Past Projects

Survival of Closely Packed Planetary Systems

with Jason H. Steffen and Fred Rasio at UNLV and CIERA, Northwestern University


Due to the chaotic nature of the N-body problem, planetary systems often experience collisions of planets. The dynamics of these collisions are essential to the formation of stable systems and the wide variety of exoplanetary systems that have been observed. We use Mercury6 to simulate thousands of systems with a given orbital separation to better understand the timescales of instability. Among other findings, we find that, although the time until two planets in a multi-planet system cross orbits is well-known, the time until a planet-planet collision is dependent on initial conditions. I published this work in Dec. 2018 — ADS.

Solar Wind Turbulence

with Craig DeForest at SwRI

Solar winds are known to be "gusty", but the cause of this variability has been a topic of debate. Using the heliospheric imaging (HI-1) camera on board NASA’s STEREO spacecraft, we observed an ensemble of compact features in comet tails as they became entrained in the solar wind. By tracking these test particles with PDL tools, we found a surprising regime of semi-confinement that we attribute to turbulent eddies in the solar wind. Our paper was published in ApJ with ADS listing here. NASA press release found here.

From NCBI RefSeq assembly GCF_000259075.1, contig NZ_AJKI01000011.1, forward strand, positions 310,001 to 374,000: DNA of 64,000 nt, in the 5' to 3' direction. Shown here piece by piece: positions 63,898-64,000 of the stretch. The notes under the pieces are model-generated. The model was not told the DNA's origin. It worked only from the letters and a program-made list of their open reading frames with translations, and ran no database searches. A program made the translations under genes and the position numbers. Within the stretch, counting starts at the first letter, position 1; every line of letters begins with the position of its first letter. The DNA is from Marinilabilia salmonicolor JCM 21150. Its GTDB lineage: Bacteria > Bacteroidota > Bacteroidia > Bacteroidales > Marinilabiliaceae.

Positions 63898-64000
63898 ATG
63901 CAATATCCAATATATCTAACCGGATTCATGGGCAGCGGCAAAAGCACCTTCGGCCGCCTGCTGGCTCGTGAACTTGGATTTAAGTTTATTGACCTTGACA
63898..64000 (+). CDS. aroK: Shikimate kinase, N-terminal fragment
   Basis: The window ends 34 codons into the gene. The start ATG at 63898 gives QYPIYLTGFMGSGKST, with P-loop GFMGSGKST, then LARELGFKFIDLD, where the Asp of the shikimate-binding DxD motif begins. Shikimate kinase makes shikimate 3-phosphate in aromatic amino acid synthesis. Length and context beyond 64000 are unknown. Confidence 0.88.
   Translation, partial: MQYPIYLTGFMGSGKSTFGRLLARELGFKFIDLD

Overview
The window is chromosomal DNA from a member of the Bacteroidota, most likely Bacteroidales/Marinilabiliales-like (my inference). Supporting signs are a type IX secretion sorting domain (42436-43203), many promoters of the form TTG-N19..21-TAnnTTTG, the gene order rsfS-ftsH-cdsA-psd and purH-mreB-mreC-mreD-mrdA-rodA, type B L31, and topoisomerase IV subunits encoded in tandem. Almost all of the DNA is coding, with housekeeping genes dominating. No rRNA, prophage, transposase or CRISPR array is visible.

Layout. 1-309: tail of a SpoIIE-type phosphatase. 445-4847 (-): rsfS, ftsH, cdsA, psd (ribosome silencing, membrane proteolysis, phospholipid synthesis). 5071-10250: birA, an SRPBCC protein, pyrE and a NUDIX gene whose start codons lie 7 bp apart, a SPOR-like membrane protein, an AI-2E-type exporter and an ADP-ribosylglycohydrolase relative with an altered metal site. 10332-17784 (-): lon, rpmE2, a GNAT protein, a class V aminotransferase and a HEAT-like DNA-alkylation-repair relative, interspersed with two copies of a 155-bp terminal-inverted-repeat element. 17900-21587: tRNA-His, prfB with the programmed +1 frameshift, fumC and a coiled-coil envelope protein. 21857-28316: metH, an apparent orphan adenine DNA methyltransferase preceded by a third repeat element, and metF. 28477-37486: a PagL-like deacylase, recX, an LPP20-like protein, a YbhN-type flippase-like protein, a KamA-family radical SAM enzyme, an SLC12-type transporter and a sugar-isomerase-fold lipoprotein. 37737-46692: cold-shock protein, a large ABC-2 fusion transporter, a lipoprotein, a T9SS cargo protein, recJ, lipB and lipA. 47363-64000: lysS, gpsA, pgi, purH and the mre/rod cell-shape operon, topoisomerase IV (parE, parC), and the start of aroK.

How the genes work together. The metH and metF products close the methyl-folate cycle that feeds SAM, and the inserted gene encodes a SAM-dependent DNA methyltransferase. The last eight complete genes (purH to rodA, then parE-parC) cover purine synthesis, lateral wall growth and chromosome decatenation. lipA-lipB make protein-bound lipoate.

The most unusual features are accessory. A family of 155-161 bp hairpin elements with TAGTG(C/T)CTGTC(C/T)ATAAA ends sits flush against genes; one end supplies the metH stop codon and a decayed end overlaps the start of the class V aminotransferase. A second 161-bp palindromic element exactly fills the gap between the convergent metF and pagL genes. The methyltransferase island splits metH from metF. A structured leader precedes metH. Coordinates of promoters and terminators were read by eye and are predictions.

Interplanetary Mass Transfer

with Jason H. Steffen at CIERA

Ejecta from asteroidal collision events can often be transferred between planets in a system. This process could be significant in exoplanet systems such as Kepler-36, with an outer planet whose semi-major axis is only 11% greater than the inner planet. We created a HEALPix sphere of test particles around a planet in Mercury6 to study mass transfer in a variety of systems. We temporarily halted this project after preliminary studies to focus on our current project. Prof. Steffen later continued; ADS listing of his publication here.
Astronomy on Tap
Astronomy on Tap, Las Vegas (AoT) seeks to present astronomy and related sciences to our Las Vegas community through engaging and accessible events. Each event includes space trivia (with prizes!), presentations about the final frontier, and beer. All (21+) are welcomed, no prior knowledge needed!

Our team consists of astronomy researchers from the University of Nevada, Las Vegas. We research in a wide range of topics from planets to black holes. I, David, am the founder and current emcee of AoT, LV. We held our 5th event in February of 2020 and hold 3-4 events a year at the amazing craft brewery, Astronomy Aleworks.

To learn about events follow us on Facebook. We have an active community, and I post weekly trivia, space news, Las Vegas events, and all kinds of other educational and fun space-related content.